Online Asset Management Crackdown Drives Sales Licenses to Over $14mn


China’s crack down on illicit operators in the online asset management sector has driven the price of fund sales licenses to as high as 90 million yuan (approx. USD$14.33 million)

China’s Internet Financial Risk Special Rectification Work Leadership Team Office (互联网金融风险专项整治工作领导小组办公室) issued the “Notice on Expanding the Vigour of the Rectification of Asset Management Operations Conducted Via the Internet and Inspection and Acceptance Work” (关于加大通过互联网开展资产管理业务整治力度及开展验收工作的通知) on 10 April, amidst a broader crackdown on China’s USD$16 trillion asset management sector.

The new Notice indicates that authorities will launch investigations into any online platforms that engage in asset management operations without official licenses or agency sales qualifications.

Industry observers say that the release of the Notice has already sent shockwaves through China’s online asset management sector, as well as driven up the prices for much-prized business licenses.

Yingmi (盈米财富) vice-president Huang Jianxiang (黄建翔对) told 21st Century Business Herald that there are there are approximately 30,000 to 40,000 third party wealth management firms operating in the four mega-cities of Beijing, Shanghai, Guangzhou and Shenzhen alone, as compared to only around one hundred third-party fund sales licenses on the market.

The official site of the China Securities Regulatory Commission currently only lists a total of 107 independent fund sales organisation, with the last update of the list dating from September 2016.

“This means that over ninety percent of third-party wealth management companies are facing the prospect of not being able to sell products,” said Huang.

The new Notice stresses that any asset management activity conducted via the Internet is still categorised as asset management activity, and as such as is form of financial activity that requires licensing and falls within the purview of financial regulation.

The public issuance or sale of any asset management products via online platforms is prohibited unless platforms possess an asset management business license or asset management product sales license issued by the central government’s financial regulatory bodies.

Chen Wen (陈文), a researcher with Peking University’s New Finance and Venture Investment Research Center, said that the crackdown on unlicensed operators has already driven a surge in the cost of licenses.

“At the end of 2015 the price of fund agency sales licenses was only 5 million yuan, yet this had risen to 50 million yuan in the first half of 2017,” said Chen.  “This year the quote has already surged to around 90 million yuan.”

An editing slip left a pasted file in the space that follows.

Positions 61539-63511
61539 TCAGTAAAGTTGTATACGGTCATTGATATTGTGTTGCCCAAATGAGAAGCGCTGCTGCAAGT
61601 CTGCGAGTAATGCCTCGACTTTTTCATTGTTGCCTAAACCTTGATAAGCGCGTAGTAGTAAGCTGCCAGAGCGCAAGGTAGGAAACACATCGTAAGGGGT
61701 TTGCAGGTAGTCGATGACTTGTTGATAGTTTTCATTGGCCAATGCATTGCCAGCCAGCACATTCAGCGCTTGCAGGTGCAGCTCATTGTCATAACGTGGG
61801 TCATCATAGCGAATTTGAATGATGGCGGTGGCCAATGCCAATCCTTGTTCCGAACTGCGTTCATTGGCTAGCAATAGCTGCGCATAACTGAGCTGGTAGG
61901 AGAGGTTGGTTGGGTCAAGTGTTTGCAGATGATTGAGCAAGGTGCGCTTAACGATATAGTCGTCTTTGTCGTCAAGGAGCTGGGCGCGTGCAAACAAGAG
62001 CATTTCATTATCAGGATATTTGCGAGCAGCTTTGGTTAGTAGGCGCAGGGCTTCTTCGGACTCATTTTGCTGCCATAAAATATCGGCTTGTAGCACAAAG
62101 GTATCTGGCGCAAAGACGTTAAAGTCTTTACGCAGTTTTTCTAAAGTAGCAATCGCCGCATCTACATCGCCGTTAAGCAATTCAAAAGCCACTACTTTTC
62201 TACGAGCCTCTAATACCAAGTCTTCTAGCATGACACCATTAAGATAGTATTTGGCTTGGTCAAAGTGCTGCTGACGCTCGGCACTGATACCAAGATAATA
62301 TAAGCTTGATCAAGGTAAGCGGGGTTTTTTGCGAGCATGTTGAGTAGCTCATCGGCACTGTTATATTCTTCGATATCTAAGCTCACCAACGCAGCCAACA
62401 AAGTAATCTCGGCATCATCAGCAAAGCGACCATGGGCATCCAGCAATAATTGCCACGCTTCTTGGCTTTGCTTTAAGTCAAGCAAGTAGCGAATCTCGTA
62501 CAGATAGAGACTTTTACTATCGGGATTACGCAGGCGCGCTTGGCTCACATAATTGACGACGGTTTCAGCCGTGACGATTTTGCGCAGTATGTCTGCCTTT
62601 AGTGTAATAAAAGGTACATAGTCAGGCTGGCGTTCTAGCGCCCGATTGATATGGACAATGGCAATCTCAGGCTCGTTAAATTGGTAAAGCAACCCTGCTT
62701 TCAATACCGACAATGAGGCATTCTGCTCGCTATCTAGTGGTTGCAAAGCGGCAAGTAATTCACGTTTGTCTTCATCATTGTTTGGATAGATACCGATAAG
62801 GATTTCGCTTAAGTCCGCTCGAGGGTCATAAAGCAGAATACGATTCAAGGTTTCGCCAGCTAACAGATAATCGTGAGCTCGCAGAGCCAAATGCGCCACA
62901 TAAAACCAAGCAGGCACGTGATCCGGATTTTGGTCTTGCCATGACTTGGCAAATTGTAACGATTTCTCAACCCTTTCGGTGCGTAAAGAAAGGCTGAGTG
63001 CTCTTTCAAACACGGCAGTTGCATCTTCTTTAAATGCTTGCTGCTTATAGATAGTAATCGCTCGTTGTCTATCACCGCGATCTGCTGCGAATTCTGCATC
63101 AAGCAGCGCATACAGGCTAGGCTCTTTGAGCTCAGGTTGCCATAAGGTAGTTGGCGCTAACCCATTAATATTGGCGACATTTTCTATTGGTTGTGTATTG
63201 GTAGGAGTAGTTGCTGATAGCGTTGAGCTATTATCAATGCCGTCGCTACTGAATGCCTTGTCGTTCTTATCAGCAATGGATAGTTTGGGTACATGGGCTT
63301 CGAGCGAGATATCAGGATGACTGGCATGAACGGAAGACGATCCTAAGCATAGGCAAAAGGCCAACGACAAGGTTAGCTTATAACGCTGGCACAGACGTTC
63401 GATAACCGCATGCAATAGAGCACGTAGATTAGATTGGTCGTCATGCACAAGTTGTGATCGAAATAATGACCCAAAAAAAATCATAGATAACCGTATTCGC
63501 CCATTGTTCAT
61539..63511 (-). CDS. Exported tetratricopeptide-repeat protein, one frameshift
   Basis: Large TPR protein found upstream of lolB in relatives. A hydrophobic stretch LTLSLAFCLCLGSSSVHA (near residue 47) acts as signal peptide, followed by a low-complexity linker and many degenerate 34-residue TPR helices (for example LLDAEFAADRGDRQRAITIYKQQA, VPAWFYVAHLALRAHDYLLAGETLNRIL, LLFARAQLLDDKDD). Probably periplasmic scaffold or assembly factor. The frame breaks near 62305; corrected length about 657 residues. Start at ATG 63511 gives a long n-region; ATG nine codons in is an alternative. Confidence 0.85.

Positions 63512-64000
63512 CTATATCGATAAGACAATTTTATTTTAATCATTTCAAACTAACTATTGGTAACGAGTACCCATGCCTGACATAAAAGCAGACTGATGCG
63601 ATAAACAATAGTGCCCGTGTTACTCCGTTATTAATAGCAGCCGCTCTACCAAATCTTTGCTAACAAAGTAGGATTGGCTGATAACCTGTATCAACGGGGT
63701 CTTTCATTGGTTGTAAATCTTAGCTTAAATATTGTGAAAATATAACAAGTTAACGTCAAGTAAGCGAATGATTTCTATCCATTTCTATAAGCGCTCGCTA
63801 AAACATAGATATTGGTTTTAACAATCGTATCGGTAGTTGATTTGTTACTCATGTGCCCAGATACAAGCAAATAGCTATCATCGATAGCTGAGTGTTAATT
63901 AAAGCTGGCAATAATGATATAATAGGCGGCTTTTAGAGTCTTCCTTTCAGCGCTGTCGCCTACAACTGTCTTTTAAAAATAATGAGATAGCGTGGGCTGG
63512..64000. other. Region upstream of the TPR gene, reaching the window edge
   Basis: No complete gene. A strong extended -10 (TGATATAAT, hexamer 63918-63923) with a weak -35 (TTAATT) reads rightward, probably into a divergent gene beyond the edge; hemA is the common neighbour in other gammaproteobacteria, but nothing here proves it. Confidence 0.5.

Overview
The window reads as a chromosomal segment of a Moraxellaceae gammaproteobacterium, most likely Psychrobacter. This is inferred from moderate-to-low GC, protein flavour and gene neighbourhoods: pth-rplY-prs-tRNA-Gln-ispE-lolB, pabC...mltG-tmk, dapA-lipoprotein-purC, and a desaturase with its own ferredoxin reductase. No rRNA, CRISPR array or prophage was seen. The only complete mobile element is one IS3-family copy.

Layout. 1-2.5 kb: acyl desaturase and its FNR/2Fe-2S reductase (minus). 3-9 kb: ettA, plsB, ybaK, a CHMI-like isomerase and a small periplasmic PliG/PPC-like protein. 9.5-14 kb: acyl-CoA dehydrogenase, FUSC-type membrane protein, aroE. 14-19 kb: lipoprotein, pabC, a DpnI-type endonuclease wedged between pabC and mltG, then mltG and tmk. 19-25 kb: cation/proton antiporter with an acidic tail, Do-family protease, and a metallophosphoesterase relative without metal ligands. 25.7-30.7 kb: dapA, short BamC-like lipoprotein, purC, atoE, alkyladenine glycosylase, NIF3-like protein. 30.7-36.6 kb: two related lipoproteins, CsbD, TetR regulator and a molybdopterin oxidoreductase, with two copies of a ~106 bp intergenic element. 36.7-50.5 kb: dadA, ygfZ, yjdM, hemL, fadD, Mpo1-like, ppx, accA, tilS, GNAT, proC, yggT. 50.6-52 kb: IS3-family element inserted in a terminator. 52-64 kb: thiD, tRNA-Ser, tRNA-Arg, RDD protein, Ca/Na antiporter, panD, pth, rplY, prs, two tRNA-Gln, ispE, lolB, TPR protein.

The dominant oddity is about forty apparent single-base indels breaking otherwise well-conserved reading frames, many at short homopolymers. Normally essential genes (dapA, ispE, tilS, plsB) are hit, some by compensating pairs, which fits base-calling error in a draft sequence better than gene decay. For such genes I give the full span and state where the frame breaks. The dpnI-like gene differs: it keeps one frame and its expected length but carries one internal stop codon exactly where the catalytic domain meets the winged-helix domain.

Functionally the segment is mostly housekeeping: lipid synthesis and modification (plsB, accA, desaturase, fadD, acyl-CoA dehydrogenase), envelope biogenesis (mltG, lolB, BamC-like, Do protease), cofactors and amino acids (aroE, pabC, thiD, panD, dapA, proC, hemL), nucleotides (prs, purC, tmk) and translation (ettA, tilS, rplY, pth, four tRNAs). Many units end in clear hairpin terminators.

According to Chen while a huge number of businesses in China hope to crack the market for third party wealth management sales, very few licenses are currently in circulation.

Chen said that the buyers of existing licenses are either Internet giants hoping to capitalise upon their copious traffic flows, or online finance companies whose asset management business is in breach of regulations, and who hope to use the license to achieve compliant operations.

“The reason that regulatory departments have not issued any new fund sales licenses for nearly two years is mainly that fund-holding organisations have not made proper use of the licenses,” said one anonymous source to 21st Century Business Herald. 

“Stated more bluntly, they’ve grabbed licenses but not used them correctly, being more inclined to engage in agency sales of non-standard wealth management products. Some organisations have even engaged in the speculative purchase of licenses.”

According to the source China’s financial regulator began to curb the transfer of licenses in the second half of last year, with uncertainty still surrounding whether any new licenses will be issued.

“Looking at the current situation, regulatory departments must first engage in a clean-up, then a reorganisation, before conducting assessments and considering whether or not to issue new licenses.”

Chen Wen expects the issuance of new licenses to increase in future, however, as China further opens up its financial sector.

“The significance of the financial market being more open is that the threshold for licensing will decline,” said Chen.

“Looking at the long-term, the supply of licenses must be increased, while punitive measures for non-compliant enterprises must be strengthened, and market withdrawal mechanisms improved.”